murali772's picture

long overdue move

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In a fallout of the Tatra truck scam in which public sector undertaking Bharat Earth Movers Ltd (BEML) allegedly sold “over-priced” Tatra trucks to the Indian Army, defence minister AK Antony has instructed the three service chiefs that PSUs should not be the preferred choice in awarding defence contracts.

For the full report in the New Indian Express, click here.

The only reason for retaining the BEML's of this world as PSU's was perhaps on account of their being large suppliers to the defence services. Now that that privilege has been withdrawn, where is the need for that to continue? On the other hand, there is every need to bring about better accontability, which can happen a lot better when the government disinvests from them, and they are subjected to the rightful scrutiny by the regulators as well as the market forces.
 

Muralidhar Rao
murali772's picture

Sandalwood tragedy

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Is there a crisis in Gandhada Gudi (temple of sandalwood) as Karnataka prides itself? Experts at an international seminar here on Wednesday believe there is.

They cited the increasing instances of smuggling of sandalwood and the sharp dip in its production to back their crisis theory. The seminar 'Sandalwood: Current Trends and Future Prospects' was organized by the Institute of Wood Science and Technology (IWST).

Where did things go wrong? "State ownership was a cause of concern. Despite opening it up for farmers to grow this commercially-profitable species, apart from forest lands since 2001, the prohibition on free trade has been a big area of conc
ern," said HS Anantha Padmanabha, forestry consultant.

"The only tree in the world which is sold in kilograms, sandalwood in its natural habitat is always a plant. Before it grows into a tree, it is cut and smuggled out. Farmers initially struggled to grow sandalwood over a height of 1 foot, but now they're cultivating it successfully. The problem lies with the state's policies," said V Ramakantha, director, IWST.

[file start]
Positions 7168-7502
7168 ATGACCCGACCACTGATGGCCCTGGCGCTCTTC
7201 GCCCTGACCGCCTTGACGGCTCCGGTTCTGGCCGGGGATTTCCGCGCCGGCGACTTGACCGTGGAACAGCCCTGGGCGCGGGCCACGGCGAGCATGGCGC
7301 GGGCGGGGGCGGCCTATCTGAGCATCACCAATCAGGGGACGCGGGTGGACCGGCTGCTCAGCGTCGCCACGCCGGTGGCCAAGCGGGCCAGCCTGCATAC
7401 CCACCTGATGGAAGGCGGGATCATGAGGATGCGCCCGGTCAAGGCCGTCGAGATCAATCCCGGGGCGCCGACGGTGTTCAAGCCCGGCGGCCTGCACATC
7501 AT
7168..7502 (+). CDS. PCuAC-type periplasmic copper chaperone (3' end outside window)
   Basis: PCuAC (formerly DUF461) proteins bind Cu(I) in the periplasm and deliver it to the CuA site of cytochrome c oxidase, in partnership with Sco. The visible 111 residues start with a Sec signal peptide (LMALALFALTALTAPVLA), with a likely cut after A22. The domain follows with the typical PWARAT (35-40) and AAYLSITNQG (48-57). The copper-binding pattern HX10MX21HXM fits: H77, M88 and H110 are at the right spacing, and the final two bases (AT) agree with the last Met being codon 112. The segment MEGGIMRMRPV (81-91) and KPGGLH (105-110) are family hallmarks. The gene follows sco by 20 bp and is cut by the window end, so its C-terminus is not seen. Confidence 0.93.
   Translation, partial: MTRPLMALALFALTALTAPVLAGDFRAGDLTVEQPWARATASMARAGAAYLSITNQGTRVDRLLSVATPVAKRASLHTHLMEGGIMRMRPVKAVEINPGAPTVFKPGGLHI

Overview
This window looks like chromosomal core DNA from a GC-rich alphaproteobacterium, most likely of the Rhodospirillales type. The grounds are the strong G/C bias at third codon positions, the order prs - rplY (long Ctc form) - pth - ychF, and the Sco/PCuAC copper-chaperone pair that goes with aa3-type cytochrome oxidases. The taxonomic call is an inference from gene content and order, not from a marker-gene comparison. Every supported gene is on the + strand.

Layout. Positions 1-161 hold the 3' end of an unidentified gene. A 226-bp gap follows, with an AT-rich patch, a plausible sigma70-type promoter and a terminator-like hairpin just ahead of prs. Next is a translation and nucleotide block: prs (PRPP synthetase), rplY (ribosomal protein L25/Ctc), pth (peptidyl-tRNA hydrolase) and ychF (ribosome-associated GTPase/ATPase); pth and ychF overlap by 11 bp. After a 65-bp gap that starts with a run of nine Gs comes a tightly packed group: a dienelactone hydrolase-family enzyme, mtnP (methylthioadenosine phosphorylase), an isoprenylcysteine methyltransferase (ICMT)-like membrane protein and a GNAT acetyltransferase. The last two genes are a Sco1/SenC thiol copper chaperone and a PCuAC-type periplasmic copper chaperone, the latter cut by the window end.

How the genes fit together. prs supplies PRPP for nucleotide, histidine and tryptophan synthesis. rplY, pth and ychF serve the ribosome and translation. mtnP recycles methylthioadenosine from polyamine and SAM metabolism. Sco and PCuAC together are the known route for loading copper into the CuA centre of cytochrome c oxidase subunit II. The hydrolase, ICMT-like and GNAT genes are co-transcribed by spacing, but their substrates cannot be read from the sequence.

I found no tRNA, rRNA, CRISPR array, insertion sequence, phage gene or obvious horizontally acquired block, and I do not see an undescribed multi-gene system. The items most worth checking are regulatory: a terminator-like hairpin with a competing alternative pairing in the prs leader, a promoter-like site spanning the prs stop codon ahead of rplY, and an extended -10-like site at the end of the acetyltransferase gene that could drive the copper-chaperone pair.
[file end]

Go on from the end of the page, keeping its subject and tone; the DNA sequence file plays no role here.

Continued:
Significantly, the government of Karnataka retracted this monopolistic policy in 2001, and Tamil Nadu did so in 2002, liberalizing sandalwood cultivation and harvesting by individual entrepreneurs and corporate bodies. Yet, they retained control at all levels. Farmers in Karnataka can sell their produce only to government agencies.


The experts hoped the Sandalwood Protection Bill, the draft of which was placed before the Centre in August 2012, will make a difference. They felt the rules must be farmer-friendly.

For the full report in the ToI, click here.

The farming liberalisation happened in 2001. From then, it has taken over a decade to place a bill before the centre to correct certain anomalies. But, when the caption of the bill has the word "protection" in it, I am not sure, it's going to make much of a difference. Sandalwood needs protection more from the government than anybody else.

And, another decade down the line, the another international seminar will be held, delegates will fly down from across the world, will make similar noises, wine and dine, and go back home. And, the Sandalwood tragedy will continue to cause shedding of bucketfulls of tears for the sacred tree.

Muralidhar Rao
murali772's picture

Rosewood suffering same fate

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The following was the comment by CB in a googlegroup is response to my posting a link to the debate on it:

Yes, Govt created the shortage. Now people with young sandal trees chop them down to prevent outsiders with guns getting there when the trees grow a bit older (Is legal to chop the young plants down).

The same is happening with rose wood. Some people let the fallen trees rot, rather than let the govt officials get into the act (if they ask for permission to use the wood) and persecute them. Obviously, they cut down the saplings on their properties so they do not have to deal with this later.
 
Will the government ever get down to removing such artificialities from life?

Muralidhar Rao
srinidhi's picture

Authorities are hand in glove

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The tree smugglers can be really audacious..last december they cut and stole a sandalwood tree from lalbagh..in front of the directors office..with guards already stationed there..

Its really hard to do something like this w/o the authorities knowing it..so they are easily involved in it..

Rosewood takes wonderful polish after cut but its brittle..but as a tree it looks amazing..

only if people can appreciate the true wealth when the tree is alive..

Its not just the authorities..its the society itself which is sick!

srinidhi's picture

CID HQ targetted

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Sandalwood trees have been 'stolen'  from the state CID HQ..can it get any worse?

For all we know, the same cut trees will end up as gandadha koradu at the homes of officials..or even adorn the homes!